Liz Miller, RN, sits at her piano.
Einstein Untold: Unsung Heroes and Unknown Stories

Nurse Also Fulfills Her Heritage as a Singer-Songwriter

By on 07/09/2019

The music that Liz Miller hears every workday consists of the beeps, bells and alarms of heart monitoring equipment on the telemetry floor at Einstein Medical Center Philadelphia, where she’s a nurse.

When she’s not at work, though, Miller is immersed in the sounds of real music: she writes it, performs it and is active with a professional group called the Nashville Songwriters Association International.

Miller is not just an amateur aspirant, either. She’s in an alternative rock band called the Exconditionals. She recently performed in a singer-songwriter review at the Living Room at 35 East in Ardmore, a well-known boutique music venue. She’s earned money writing jingles – about QuikTrip, a Midwestern convenience store chain, for one, and House-Autry chicken bread crumbs, for another. She’s won numerous songwriting contests and for a while was a voting member of the Grammys.

Miller laments the radical change in music that’s made it impossible to prosper as a songwriter. “It used to be if you got a really great song, it could buy you a house,” she says. “Now, with streaming, everything’s free, and you get .0001 cents a spin. You need 1,000 spins to make a penny and the demo you did costs $800.”

As a child, Miller had the gift of being able to play music by ear. Her stepfather was Bobby Scott, who wrote “Taste of Honey,” and “He Ain’t Heavy, He’s My Brother.” Her mother was Pat Kirby, a regular singer on the Tonight TV show with Steve Allen.

Miller resisted the pursuit of her natural talent because she wanted a “normal” life, rejecting the volatility and volubility of parents struggling to survive as artists, including moving from city to city.

“I had a private music teacher; mostly he’d give me peanut butter crackers and iced tea and we’d talk about how much I hated coming there,” she says.

“All my friends had normal families with normal jobs, and I said, ‘I want to be normal.’ I watched The Brady Bunch; I wanted to be like that.”

But the music in her soul ultimately demanded expression. “When you don’t exercise your best destiny, something creative that feeds your soul – if you don’t do that, you wind up drinking too much or eating too much or taking risks,” Miller says. “I’m lucky that I knew what I could do.”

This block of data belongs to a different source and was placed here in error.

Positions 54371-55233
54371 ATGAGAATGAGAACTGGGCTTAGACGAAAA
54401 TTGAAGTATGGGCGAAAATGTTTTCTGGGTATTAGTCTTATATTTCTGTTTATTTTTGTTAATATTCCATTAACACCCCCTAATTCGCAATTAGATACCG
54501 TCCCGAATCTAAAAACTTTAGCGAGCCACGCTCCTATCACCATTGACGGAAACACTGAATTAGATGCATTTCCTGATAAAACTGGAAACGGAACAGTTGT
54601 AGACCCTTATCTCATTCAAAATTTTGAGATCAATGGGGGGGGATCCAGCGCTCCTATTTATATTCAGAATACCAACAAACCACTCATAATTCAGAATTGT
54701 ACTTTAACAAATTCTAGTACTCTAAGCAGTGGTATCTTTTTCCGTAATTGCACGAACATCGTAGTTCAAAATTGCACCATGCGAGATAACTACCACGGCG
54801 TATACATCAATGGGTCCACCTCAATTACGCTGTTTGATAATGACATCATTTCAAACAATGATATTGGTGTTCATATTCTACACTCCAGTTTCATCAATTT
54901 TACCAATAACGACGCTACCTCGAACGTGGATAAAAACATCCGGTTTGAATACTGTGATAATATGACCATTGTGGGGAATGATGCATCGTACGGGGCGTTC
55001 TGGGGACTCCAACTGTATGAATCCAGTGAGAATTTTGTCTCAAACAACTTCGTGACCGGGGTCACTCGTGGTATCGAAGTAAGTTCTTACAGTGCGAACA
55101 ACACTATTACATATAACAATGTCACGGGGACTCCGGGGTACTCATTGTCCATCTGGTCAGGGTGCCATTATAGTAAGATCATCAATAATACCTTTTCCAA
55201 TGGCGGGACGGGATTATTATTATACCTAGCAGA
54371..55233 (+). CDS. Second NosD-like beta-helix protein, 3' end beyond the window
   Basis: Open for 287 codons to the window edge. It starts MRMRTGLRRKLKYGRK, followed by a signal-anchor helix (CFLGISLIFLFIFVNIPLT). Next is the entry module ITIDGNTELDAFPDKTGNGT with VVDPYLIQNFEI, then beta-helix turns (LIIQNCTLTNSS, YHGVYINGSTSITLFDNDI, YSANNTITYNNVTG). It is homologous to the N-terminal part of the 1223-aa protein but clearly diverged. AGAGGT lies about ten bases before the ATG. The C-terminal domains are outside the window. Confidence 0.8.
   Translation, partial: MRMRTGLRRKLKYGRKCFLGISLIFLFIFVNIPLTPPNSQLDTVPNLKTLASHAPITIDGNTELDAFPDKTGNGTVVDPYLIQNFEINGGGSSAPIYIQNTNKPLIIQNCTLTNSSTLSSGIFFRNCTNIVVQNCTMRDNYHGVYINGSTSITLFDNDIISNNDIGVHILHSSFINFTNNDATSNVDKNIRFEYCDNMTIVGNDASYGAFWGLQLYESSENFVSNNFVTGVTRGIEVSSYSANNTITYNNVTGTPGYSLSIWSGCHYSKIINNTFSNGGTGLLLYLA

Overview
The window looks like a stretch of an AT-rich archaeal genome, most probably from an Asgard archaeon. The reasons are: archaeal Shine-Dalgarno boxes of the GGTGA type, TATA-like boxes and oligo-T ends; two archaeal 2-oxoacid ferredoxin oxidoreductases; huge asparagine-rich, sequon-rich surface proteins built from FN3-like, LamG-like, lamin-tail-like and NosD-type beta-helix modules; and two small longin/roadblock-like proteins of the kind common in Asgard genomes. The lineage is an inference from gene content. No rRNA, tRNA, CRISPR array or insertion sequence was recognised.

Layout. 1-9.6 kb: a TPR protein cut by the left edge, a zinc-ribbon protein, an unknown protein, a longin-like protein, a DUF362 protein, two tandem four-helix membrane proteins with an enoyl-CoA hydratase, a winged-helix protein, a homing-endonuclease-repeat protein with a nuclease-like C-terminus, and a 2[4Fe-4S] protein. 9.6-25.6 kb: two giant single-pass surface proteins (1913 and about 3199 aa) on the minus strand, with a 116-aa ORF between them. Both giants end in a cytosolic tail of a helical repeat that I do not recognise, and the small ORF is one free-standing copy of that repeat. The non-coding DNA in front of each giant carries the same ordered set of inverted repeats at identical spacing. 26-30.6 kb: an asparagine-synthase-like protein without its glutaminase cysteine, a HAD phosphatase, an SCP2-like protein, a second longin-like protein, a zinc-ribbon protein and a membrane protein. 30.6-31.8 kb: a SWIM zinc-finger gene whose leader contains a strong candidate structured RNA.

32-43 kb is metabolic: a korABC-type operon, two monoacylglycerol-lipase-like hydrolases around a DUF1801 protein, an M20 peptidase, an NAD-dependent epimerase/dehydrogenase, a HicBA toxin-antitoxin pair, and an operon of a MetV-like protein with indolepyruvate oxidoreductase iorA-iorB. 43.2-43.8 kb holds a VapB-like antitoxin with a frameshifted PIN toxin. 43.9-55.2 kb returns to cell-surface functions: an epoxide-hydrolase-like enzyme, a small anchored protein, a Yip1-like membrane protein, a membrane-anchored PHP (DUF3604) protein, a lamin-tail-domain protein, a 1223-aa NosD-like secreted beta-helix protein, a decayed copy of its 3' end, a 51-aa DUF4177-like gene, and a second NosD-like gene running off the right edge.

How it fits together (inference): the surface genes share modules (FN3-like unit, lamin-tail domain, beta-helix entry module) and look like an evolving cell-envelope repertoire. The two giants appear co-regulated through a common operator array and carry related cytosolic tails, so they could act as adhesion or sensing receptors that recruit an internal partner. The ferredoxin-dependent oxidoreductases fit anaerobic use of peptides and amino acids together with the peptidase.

Miller supplemented her erratic income as a songwriter by tending bar until she saw a newspaper ad about a nursing shortage and decided to become one. That was 30 years ago.

“For the first half of my working life, I made people sick and for the second half I have to make them better,” she says. “It’s part of that Catholic penance thing.”

Miller writes music an hour or two a day, but not on the days she works as a nurse. “I can’t do it when I’m working,” she says. “Nurses are left-brained, logical critical thinkers; we’re so organized and multi-tasking and you just can’t go through a door in your head to where you can write music.”

Miller has compressed her work schedule – she works 60 hours bi-weekly – so she can have consecutive days off to compose music.

Recently, though, her two worlds came together: she was asked to write a song to promote Einstein’s application for Magnet status, a designation from the American Nurses Credentialing Center that recognizes nursing excellence. The exhaustively detailed application was four years in the making, and Miller wrote a song, “Get on the Magnet Train,” to promote the event and inspire enthusiasm among the nursing staff.

Nurses from all over Einstein sang and danced in the video that was shared throughout the network. “That was fun,” Miller says.

Miller’s dream now is to continue combining her music and her medicine. “I want to get a trailer and go to all the music festivals all over the country and take musicians’ blood pressures and stuff and tell them to go to the doctor! Most of them don’t have health insurance,” she says.

Meanwhile, Miller will continue to write songs, perform them, and attend to the beeps, bells and alarms that compose the music of the hospital floor.

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